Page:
In filmmaker Shiva Nirvana’s “Kushi,” which ups the feel-good element and avoids delving too deeply into its conflict, Samantha Ruth Prabhu and Vijay Deverakonda channel their charisma.
Kushi Movie Review:
After viewing Kushi, one of the things that stuck in my mind was how carefully it had been crafted to be a feel-good movie. After their individual underwhelming past movies, the central trinity of director Shiva Nirvana, stars Vijay Deverakonda, and Samantha Ruth Prabhu requires box office success. Therefore, great care has been taken to make Kushi a fun family entertainment.
The endearing characters are paired with a romance drama that’s packed with humor, catchy music, and plenty of allusions to Mani Ratnam movies, including Vijay and Samantha. Underneath that amusing surface comes the ideological strife that has the potential to damage relationships. Shiva Nirvana uses a straightforward approach to demonstrate how love can overcome differences. Some of the characters are purely one-dimensional, and the examination of ideology only goes so far.
Telugu Movie: Kushi Star Cast : Samantha Ruth Prabhu, Lakshmi, Murali Sharma, and Vijay Deverakonda. Director: Shiva Nirvana
Music: Hesham Abdul Wahab, Storyline: What happens when two persons with diametrically opposed ideas get married?
Shiva Nirvana pays significant homage to Mani Ratnam and AR Rahman while narrating the Viplav-Aradhya romance. Viplav is a fan of Mani Ratnam, and it’s entertaining to see the full scene where he experiences Kashmiri reality with Pitobash (Vennela Kishore, who is good at making people laugh while being serious the entire time). When Viplav wonders how it would be to have an ARR background soundtrack for Kashmir, music composer Hesham Abdul Wahab willingly steps in with a feel-good composition as a tribute to the masters. G Murali’s camera was designed to capture Kashmir like PC Sreeram and Santosh Sivan.
Better writing might have improved the circumstances in which Viplav courted Aradhya. But because Vijay Deverakonda plays his part with innocence and sincerity, pouring all of his charisma, we succumb to the amusing, if cinematic and ridiculous, scenarios. The actor hasn’t recently played to his natural talent as the flawed boy next door. He carries the movie through some of its weaker later scenes and takes full ownership of his character. He then instructs his pal in gender sensitivity after making a humorous reference to Arjun Reddy! This is even better because Rahul Ramakrishna portrays the friend.
When the two families clash, Kushi enters the Alaipayuthey (or Sakhi in Telugu) mode after making multiple references to Roja and Dil Se. The father figures are almost cartoonish, and Shiva Nirvana makes use of this to create a tense scene on a subway train that also produces a few chuckles. Although they are given a small amount of space, Saranya Ponvannan, who plays Viplav’s mother, and Lakshmi, who plays Aradhya’s grandmother, could be the voices of reason.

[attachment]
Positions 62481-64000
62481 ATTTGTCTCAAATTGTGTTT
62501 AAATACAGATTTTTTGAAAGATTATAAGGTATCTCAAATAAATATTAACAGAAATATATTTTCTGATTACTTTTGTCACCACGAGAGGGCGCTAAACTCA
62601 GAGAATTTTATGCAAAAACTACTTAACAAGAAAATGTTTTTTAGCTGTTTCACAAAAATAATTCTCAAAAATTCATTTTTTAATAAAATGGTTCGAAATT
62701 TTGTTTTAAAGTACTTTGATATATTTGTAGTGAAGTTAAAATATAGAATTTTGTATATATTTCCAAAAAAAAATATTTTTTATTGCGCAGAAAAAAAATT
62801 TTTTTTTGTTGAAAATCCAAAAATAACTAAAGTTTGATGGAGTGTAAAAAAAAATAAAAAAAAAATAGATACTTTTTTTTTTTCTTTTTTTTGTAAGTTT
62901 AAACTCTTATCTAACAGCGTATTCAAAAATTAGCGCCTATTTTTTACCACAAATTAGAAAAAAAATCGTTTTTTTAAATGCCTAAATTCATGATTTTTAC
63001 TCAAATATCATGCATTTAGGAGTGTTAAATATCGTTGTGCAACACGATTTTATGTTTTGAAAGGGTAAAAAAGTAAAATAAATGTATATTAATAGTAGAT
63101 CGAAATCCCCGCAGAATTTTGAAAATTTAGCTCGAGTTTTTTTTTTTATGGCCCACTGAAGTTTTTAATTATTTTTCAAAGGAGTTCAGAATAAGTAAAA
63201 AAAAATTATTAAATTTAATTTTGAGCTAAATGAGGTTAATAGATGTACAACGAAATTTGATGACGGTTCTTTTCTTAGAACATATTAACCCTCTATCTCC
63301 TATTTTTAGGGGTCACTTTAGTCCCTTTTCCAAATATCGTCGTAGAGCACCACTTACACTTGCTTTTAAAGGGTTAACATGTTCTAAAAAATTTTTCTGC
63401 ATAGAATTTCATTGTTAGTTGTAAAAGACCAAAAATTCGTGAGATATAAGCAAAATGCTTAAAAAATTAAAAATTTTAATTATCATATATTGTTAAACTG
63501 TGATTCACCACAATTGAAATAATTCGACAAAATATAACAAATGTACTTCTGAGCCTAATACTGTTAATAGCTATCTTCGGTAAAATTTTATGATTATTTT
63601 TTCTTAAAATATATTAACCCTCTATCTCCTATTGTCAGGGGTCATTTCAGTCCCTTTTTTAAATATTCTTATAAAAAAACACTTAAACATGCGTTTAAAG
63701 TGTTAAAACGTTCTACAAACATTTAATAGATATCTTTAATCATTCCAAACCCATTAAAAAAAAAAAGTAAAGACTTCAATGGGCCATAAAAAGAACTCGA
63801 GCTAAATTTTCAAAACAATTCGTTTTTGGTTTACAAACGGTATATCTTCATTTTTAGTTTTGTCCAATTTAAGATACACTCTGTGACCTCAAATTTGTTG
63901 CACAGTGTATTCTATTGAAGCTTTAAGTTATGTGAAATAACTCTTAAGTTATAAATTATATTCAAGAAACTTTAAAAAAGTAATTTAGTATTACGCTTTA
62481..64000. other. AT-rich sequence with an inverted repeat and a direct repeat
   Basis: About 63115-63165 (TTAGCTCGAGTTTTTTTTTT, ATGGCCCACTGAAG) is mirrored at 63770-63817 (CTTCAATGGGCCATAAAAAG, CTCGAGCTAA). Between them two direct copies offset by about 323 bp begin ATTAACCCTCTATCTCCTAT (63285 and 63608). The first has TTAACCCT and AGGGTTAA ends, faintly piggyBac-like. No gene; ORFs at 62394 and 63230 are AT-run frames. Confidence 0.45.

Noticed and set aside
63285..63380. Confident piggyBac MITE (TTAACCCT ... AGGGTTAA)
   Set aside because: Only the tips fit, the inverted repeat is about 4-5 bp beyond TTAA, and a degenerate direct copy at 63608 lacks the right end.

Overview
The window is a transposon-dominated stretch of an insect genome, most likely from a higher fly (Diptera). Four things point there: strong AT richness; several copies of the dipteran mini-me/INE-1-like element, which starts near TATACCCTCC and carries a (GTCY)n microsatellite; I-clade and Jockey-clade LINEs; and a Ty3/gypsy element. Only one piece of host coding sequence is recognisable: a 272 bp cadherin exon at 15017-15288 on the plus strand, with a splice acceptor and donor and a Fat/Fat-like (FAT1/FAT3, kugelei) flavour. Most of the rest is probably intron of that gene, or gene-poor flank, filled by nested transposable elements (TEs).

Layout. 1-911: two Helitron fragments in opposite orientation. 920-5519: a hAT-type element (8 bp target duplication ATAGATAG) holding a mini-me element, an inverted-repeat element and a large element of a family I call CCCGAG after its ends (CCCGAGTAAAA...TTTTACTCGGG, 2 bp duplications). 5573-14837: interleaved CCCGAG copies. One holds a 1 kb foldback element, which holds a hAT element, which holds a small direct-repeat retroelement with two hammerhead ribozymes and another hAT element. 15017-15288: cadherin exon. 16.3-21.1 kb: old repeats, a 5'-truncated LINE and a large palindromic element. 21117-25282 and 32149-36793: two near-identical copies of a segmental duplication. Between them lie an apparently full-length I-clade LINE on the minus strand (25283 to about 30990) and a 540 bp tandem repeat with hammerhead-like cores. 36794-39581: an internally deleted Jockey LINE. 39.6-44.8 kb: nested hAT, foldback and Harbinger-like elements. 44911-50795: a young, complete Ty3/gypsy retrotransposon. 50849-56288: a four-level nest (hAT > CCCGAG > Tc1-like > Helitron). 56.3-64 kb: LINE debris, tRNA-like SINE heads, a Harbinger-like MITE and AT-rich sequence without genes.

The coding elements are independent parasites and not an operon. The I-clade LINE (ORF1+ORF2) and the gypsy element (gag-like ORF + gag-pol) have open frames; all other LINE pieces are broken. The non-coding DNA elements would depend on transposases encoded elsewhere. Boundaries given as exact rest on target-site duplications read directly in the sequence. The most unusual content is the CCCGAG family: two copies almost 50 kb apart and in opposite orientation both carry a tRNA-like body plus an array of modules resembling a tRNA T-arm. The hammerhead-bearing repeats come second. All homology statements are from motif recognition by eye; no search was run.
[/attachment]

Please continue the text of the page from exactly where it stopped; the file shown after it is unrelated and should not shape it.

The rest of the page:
Samantha gradually develops her own identity. She can only be described in the Kashmir chapter as a mysterious woman who instantly captures Viplav’s heart. The companion, Sharanya Pradeep, does most of the talking and is incredibly persuasive. It’s a sweet moment to observe Aradhya’s friendship with Lakshmi and briefly brings back thoughts of Oh! Baby as we learn more about her and enter her Kakinada home.
As Viplav and Aradhya rebel against their families, numerous allusions to Alaipayuthey appear. The older couple (Rohini and Jayaram), who encourage the younger couple to look beyond their daily conflicts and at the bigger picture, as well as the middle-class home all serve as a tribute to Alaipayuthey and Okay Kanmani.
The moment the parents intervene, Kushi starts to sway. When a father responds to hearing of a tragic event by saying, “I told you so,” rather than providing emotional support, it shows how egotistic the human mind can be. In the last section, the dispute is resolved and two diametrically opposed characters cross paths.
However, the parts that lead up to this point are sporadic. The story never wants to focus on a problem long enough for it to have an effect. In order to maintain the feel-good factor, it is constantly in a rush to burst into a funny situation or a song and dance. We are able to feel the inner struggle of Vijay and Samantha’s characters in these passages thanks in large part to Chinmayi’s dubbing. There is only so much Murali Sharma and Sachin Khadekar can do to transcend the constraints of their personalities.
Is Kushi a good watch? Without a doubt. The musical is enjoyable and romantic, and its endearing protagonists help. If the movie had given more thought and effort to the battle between science and faith, it might have been a standout as well.